Perhaps a better comparison is to “The Silence of the Lambs.” It was a violent thriller about the hunt for a serial killer, and its director, Jonathan Demme, had no Oscar track record at all up to that point, but it became one of only three films to win the Big Five (Picture, Director, Actor, Actress, and Screenplay). However, that was far from a typical result; consider that even the great Alfred Hitchcock never won for thrillers like “Psycho” or “Rear Window,” despite the fact that they’re undisputed classics.

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“Gone Girl” is unconventional for academy tastes, but I don’t mean to suggest it’s unworthy. On the contrary, it’s a deviously satisfying thriller, smart and efficient even at 150 minutes. Its script by Gillian Flynn, who adapted her own bestselling novel, is a strong contender for Best Adapted Screenplay for the way she reinvents her story as it goes along; the plot keeps building and morphing and shifting under our feet even after we think she’s played her last card.

Of the cast, the best bet for a nomination is probably Rosamund Pike, who has by far the meatiest role as the title character, a missing wife whose marriage is illuminated over the course of the investigation into her disappearance. She currently ranks fourth in our Best Actress predictions with 9/1 odds.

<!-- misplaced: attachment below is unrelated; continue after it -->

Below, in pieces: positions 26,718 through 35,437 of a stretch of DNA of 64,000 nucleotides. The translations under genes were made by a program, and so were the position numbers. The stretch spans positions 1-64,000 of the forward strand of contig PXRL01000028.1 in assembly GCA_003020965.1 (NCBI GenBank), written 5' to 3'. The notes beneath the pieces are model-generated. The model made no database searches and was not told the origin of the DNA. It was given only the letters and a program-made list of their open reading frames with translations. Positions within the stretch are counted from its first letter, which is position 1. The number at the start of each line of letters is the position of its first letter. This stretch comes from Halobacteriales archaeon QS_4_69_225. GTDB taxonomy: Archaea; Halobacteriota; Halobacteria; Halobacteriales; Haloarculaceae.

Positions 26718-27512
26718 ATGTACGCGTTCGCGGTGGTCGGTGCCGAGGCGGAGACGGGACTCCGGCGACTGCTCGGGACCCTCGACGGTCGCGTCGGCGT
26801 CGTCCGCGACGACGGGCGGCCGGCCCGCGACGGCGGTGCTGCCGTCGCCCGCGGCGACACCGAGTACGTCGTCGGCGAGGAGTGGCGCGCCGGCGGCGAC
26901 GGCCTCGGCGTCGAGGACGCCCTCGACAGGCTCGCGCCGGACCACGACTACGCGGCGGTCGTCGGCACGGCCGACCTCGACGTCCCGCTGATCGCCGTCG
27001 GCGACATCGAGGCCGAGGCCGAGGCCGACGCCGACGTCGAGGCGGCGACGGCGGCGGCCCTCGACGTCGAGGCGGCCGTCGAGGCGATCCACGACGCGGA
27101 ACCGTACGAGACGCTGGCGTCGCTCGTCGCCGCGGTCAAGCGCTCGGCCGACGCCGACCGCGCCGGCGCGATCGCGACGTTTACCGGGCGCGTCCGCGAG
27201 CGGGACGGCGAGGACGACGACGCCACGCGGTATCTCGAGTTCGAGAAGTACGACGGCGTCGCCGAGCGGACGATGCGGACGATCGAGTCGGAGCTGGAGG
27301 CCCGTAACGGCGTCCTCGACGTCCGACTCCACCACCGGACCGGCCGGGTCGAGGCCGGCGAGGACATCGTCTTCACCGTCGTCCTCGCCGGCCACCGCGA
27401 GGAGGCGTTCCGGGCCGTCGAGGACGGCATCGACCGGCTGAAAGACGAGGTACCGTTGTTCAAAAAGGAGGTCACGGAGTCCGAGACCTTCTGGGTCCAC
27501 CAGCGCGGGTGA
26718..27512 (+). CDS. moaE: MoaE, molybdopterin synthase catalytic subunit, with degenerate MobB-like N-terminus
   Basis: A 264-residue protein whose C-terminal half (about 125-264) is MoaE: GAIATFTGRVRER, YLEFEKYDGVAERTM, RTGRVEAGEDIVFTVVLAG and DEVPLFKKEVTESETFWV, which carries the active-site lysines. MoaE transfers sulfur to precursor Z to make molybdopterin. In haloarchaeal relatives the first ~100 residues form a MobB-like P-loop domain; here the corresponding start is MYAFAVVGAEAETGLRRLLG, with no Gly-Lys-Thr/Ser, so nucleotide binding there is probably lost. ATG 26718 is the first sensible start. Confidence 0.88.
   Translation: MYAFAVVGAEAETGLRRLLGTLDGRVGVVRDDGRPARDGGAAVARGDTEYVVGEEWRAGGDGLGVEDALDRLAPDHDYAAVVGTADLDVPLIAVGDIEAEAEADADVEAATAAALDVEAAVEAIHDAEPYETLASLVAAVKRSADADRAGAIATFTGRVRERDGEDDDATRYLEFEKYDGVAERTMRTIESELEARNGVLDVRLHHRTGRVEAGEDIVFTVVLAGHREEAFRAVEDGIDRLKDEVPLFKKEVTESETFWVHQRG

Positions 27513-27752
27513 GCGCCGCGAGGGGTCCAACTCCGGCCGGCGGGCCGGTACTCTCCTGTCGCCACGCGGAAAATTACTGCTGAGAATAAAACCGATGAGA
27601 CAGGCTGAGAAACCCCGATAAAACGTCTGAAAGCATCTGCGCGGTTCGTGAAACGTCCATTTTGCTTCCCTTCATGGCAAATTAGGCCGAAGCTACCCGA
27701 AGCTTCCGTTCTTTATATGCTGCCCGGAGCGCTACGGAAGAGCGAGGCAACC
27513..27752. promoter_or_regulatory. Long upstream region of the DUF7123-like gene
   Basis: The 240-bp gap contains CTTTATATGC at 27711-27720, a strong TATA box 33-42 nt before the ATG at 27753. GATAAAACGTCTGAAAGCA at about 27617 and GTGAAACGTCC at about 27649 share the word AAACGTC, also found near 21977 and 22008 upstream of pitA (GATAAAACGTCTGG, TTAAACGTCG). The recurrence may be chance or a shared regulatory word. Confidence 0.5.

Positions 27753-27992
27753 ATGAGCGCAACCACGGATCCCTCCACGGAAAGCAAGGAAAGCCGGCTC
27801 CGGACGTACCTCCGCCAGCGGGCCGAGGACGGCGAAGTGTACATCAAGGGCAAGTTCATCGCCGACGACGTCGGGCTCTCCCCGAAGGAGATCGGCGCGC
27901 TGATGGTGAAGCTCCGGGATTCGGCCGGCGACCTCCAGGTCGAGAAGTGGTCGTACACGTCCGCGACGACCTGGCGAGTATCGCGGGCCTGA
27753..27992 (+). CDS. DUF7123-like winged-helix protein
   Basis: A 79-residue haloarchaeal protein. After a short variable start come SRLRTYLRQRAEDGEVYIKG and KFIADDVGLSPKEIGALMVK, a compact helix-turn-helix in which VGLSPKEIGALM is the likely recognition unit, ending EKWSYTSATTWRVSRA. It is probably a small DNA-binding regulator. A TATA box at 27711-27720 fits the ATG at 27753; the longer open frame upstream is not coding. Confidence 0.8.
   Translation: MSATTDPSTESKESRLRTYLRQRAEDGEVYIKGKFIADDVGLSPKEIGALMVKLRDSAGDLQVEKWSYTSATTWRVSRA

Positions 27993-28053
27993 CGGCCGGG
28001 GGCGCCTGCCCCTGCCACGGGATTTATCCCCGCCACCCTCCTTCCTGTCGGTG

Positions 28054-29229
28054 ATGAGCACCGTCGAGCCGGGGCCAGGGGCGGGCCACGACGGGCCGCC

Ben Affleck plays her husband and suspected killer, which sounds like an equally dynamic role for an actor, but the film is not as much a performance showcase for him, though he does get to sully his good-guy persona with an ambiguous, morally elusive quality we don’t often see from him. Nevertheless, just like “Argo,” I could see him missing out on a Best Actor nod even if the film ends up winning Best Picture. Our predictors seem to agree, ranking him only 10th in the race with 100/1 odds.

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Among the supporting cast, standouts include Carrie Coon as Affleck’s twin sister, Kim Dickens as the lead investigator, Neil Patrick Harris as a mystery man from Pike’s past, and Tyler Perry as a morally questionable defense lawyer. But those roles lack the kind of dimension and showcase scenes that would make them strong contenders in the supporting races. Possible, certainly, but I wouldn’t bet on them just yet.

I think Best Editing is the film’s strongest bet below the line, thanks to its complex narrative structure, which includes flashbacks and a nonlinear time line that doubles back on itself to show new story details. The last two Fincher films – “Social Network” and “The Girl with the Dragon Tattoo” – won in that category.

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Previous Fincher collaborators and “Social Network” Oscar-winners Trent Reznor and Atticus Ross could contend for their eerie, nontraditional score, as could cinematographer and fellow “Social Network” nominee Jeff Cronenweth for creating the film’s sinister visual atmosphere.

Do you agree that “Gone Girl” is a major contender for Oscar nominations? Can it be a rare crime thriller to win the top prize? It currently ranks sixth in our combined Oscar odds for Best Picture. Use our drag-and-drop menu below to make your predictions.